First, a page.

Hospital ratings often depend more on nice rooms than on health care
Topic: Hospital ratings often depend more on nice rooms than on health care
As research findings go, this was a Holy Yikes. A study of 50,000 patients throughout the United States showed that those who were the most satisfied with their care (the top quartile) were 26 percent more likely to be dead six months later than patients who gave lower ratings to their care.
The study, “The Cost of Satisfaction,” appeared in JAMA Internal Medicine.
Oh, the irony. The most satisfied patients not only died in greater numbers but racked up higher costs along the way. Plus, health-care providers receiving the top satisfaction scores were rewarded with higher reimbursements by the Centers for Medicare and Medicaid Services (CMS), which administers the patient survey.
Lead author Joshua Fenton, a professor of family medicine at the University of California at Davis, had set out to measure the relationship between patient satisfaction and hospital resource use, drawing on the Consumer Assessment of Healthcare Providers and Systems (CAHPS) survey. Ultimately, his research raised questions about whether CMS is dangerously off target in collecting patient satisfaction data to drive health-care improvements.
That was 2012. More research published this year by two sociologists likewise found that a patient’s hospital recommendation had almost no correlation to the quality of medical care received or patient survival rate. The researchers looked at CMS hospital data and patient surveys at more than 3,000 U.S. hospitals over three years. The hospitals where fewer patients died had only a two percentage point edge in patient satisfaction over the others.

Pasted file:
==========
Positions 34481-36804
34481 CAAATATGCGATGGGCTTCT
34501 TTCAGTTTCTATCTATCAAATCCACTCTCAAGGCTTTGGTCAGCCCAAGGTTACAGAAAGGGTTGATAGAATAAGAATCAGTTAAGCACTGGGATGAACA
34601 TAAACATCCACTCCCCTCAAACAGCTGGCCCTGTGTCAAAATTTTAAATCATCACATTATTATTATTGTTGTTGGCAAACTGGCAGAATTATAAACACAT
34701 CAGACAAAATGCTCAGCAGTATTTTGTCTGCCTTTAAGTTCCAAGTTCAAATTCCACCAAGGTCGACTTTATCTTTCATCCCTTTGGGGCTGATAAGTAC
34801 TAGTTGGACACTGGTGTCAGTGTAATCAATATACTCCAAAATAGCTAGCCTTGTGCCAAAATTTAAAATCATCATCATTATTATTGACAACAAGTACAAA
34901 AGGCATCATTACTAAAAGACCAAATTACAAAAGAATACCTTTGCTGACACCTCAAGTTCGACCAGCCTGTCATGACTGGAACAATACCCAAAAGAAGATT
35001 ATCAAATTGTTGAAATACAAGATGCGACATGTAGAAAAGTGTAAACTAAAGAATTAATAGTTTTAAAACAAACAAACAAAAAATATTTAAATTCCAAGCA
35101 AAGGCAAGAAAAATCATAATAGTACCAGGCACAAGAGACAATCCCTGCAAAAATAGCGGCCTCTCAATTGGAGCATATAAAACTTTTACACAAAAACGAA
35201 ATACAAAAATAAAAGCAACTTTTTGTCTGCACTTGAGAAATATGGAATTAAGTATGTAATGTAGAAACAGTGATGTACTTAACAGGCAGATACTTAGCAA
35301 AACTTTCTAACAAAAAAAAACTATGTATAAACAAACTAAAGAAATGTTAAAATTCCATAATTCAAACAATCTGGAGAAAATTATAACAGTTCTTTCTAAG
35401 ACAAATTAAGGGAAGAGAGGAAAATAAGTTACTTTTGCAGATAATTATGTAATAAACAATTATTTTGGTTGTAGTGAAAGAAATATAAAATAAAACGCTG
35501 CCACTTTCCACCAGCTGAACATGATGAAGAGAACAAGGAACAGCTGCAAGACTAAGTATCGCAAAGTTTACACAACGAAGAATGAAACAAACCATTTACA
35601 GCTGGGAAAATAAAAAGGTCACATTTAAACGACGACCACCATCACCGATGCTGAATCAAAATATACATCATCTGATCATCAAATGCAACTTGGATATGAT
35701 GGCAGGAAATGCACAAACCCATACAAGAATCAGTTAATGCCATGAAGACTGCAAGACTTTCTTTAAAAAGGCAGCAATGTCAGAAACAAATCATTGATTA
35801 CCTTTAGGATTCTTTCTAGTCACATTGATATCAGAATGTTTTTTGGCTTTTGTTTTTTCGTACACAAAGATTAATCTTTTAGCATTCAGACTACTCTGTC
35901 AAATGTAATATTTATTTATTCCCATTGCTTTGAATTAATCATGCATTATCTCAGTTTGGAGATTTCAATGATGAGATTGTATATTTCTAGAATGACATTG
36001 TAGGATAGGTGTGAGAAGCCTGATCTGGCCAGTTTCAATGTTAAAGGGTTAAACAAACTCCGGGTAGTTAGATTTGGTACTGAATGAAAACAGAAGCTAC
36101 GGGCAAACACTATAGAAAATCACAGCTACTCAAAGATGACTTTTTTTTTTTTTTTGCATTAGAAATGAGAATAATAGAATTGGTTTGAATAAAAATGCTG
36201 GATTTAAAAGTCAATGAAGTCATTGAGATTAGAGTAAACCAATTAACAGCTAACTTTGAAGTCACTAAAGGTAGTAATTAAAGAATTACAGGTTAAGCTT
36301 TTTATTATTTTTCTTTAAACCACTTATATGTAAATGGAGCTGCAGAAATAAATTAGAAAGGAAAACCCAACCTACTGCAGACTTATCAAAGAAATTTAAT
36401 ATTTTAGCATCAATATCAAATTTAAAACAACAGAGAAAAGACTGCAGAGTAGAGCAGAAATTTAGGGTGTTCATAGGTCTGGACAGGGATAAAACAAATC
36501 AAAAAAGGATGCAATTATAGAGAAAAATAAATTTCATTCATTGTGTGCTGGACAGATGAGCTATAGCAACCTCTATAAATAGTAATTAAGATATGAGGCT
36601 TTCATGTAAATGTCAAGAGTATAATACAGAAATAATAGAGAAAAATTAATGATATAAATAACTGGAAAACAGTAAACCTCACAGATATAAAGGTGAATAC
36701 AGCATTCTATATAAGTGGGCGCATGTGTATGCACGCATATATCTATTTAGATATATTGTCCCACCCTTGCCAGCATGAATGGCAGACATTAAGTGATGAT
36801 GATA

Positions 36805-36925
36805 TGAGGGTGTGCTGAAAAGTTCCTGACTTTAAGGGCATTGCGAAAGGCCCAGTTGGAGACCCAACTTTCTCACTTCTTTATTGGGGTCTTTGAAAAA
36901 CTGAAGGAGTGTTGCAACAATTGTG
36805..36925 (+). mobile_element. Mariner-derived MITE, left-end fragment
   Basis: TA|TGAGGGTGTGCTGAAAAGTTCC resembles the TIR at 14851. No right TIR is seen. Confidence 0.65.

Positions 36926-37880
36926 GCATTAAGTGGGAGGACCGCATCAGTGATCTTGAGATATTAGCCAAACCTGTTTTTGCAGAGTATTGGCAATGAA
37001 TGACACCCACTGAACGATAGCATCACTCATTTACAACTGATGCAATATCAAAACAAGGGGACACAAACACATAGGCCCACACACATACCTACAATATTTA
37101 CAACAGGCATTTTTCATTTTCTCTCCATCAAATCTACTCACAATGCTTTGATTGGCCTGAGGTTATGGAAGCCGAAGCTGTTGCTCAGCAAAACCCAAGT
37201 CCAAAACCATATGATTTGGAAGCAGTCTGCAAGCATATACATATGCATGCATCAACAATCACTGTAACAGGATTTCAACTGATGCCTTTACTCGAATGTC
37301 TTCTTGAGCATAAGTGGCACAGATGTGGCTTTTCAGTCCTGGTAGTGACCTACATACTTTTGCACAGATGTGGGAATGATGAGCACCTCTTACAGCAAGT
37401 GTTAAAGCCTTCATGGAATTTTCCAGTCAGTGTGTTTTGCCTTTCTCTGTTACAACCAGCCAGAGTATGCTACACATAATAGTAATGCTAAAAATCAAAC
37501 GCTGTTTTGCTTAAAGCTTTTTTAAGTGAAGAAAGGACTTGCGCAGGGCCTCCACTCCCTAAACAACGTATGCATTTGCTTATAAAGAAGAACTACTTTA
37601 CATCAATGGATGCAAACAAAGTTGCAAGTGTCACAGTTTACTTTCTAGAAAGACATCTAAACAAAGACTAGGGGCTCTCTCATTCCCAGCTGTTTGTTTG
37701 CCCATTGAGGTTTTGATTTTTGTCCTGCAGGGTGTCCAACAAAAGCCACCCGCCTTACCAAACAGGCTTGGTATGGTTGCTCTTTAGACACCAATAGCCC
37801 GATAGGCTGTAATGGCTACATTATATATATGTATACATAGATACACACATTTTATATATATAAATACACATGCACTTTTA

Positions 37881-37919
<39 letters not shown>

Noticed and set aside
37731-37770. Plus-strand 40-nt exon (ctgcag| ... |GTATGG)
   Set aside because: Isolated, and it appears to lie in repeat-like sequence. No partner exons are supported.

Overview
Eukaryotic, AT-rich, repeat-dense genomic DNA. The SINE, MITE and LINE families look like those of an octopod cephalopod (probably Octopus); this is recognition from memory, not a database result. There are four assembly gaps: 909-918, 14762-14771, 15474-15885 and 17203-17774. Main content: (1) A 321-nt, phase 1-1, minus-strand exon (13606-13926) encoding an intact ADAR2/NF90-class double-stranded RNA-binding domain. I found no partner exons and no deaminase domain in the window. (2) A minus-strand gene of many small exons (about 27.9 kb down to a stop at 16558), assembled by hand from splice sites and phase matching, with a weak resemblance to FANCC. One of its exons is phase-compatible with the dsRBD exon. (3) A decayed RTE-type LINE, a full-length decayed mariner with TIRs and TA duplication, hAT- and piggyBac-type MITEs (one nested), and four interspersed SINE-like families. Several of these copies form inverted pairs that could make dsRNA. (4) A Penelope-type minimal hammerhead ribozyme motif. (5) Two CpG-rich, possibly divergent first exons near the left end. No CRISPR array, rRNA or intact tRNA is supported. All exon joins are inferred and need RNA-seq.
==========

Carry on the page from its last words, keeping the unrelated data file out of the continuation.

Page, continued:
What’s going on? Cristobal Young, associate professor of sociology at Cornell University and lead author of the study, calls it “the halo effect of hospitality.” Young found that what mattered most to patients in ratings were the compassion of nurses and amenities like good food and quiet rooms. It’s why hospital managers are being recruited from the service industry and we’re seeing greeters in the lobby and premium TV channels in rooms, he says.
Patients tend to value what they see and understand, but that can be limited, Young continues. They give hospitals good cleanliness ratings when they observe waste baskets are emptied and sheets are changed. “They can’t see a virus or tell you how clean the room is in ways that matter,” he says.
Similarly, patients can tell you if a physician communicates well. But most people do not have the medical skills to assess whether a physician provided the appropriate diagnostic test or made suitable recommendations, Fenton says.
In his study, patients receiving more medical interventions, treatments and hospitalizations were more satisfied with their experience. Yet, after adjusting the 26 percent mortality rate of the satisfied patients with data about their baseline health and comorbidities, their death rate soared to 44 percent over the patients who weren’t as happy with their care.
One possible explanation is that every surgery, procedure or medication carries the potential to leave you worse off. While a patient may perceive that more aggressive treatment is better, “overtreatment” can hasten death, too.
Topic Discussed: Hospital ratings often depend more on nice rooms than on health care
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